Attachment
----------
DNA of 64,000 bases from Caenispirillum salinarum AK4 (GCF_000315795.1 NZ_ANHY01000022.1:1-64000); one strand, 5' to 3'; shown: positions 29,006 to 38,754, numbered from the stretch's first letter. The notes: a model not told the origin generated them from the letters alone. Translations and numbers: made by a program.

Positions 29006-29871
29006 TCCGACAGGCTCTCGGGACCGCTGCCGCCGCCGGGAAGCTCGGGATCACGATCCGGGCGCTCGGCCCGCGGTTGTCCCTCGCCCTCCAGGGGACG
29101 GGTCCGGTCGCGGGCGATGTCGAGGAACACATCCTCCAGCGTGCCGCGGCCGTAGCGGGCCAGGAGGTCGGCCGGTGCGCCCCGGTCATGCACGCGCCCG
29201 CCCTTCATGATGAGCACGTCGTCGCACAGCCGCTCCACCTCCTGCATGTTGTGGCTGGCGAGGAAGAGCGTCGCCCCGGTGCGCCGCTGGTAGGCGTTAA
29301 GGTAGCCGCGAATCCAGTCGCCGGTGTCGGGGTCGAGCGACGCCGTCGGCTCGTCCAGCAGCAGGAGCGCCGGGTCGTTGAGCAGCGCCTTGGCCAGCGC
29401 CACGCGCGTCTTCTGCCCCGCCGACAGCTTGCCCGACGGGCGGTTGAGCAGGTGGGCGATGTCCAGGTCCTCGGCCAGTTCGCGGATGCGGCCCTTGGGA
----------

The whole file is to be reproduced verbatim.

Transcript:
DNA of 64,000 bases from Caenispirillum salinarum AK4 (GCF_000315795.1 NZ_ANHY01000022.1:1-64000); one strand, 5' to 3'; shown: positions 29,006 to 38,754, numbered from the stretch's first letter. The notes: a model not told the origin generated them from the letters alone. Translations and numbers: made by a program.

Positions 29006-29871
29006 TCCGACAGGCTCTCGGGACCGCTGCCGCCGCCGGGAAGCTCGGGATCACGATCCGGGCGCTCGGCCCGCGGTTGTCCCTCGCCCTCCAGGGGACG
29101 GGTCCGGTCGCGGGCGATGTCGAGGAACACATCCTCCAGCGTGCCGCGGCCGTAGCGGGCCAGGAGGTCGGCCGGTGCGCCCCGGTCATGCACGCGCCCG
29201 CCCTTCATGATGAGCACGTCGTCGCACAGCCGCTCCACCTCCTGCATGTTGTGGCTGGCGAGGAAGAGCGTCGCCCCGGTGCGCCGCTGGTAGGCGTTAA
29301 GGTAGCCGCGAATCCAGTCGCCGGTGTCGGGGTCGAGCGACGCCGTCGGCTCGTCCAGCAGCAGGAGCGCCGGGTCGTTGAGCAGCGCCTTGGCCAGCGC
29401 CACGCGCGTCTTCTGCCCCGCCGACAGCTTGCCCGACGGGCGGTTGAGCAGGTGGGCGATGTCCAGGTCCTCGGCCAGTTCGCGGATGCGGCCCTTGGGA